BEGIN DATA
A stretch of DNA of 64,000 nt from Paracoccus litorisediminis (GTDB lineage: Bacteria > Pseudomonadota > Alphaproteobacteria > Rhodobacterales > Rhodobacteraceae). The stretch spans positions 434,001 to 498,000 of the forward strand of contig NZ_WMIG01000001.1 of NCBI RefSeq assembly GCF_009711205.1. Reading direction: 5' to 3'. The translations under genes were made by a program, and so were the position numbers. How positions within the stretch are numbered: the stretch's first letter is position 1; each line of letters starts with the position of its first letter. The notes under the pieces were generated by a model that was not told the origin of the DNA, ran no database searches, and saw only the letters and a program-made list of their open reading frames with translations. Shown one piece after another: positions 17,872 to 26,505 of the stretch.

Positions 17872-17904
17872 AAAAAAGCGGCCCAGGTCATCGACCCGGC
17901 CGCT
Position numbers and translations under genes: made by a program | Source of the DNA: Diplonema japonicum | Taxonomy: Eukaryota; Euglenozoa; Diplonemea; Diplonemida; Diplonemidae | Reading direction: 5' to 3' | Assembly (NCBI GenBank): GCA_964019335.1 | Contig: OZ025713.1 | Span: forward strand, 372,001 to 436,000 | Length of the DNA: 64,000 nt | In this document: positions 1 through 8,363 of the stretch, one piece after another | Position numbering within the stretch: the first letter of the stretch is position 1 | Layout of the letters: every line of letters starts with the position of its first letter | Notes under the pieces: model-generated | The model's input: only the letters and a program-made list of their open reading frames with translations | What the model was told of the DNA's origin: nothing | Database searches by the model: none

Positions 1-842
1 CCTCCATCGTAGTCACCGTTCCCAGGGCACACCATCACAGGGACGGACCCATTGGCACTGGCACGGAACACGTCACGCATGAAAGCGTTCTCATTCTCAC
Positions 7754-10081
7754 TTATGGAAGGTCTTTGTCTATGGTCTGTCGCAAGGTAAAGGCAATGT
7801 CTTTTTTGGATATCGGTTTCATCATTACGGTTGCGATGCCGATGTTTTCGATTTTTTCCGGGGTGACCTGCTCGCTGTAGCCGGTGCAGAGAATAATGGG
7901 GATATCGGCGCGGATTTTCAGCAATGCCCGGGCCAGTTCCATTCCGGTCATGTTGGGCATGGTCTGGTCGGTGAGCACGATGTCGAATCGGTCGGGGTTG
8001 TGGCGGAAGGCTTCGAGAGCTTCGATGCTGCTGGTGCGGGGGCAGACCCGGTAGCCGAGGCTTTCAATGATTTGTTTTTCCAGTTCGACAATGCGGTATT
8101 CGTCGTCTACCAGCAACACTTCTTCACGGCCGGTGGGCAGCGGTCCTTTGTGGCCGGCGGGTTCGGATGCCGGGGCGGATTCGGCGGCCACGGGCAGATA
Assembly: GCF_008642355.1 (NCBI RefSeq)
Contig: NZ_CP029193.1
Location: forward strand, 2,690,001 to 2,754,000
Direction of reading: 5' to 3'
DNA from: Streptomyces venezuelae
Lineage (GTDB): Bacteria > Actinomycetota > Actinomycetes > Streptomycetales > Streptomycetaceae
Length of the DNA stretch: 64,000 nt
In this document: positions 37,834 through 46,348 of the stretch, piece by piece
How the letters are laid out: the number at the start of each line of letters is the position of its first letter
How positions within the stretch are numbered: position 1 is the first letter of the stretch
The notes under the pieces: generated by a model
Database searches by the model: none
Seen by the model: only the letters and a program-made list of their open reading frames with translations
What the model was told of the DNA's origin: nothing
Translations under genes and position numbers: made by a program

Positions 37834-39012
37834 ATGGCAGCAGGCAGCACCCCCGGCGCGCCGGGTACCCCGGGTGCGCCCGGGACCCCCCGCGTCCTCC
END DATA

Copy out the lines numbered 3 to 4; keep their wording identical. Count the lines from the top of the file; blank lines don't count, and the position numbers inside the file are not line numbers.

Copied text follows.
17872 AAAAAAGCGGCCCAGGTCATCGACCCGGC
17901 CGCT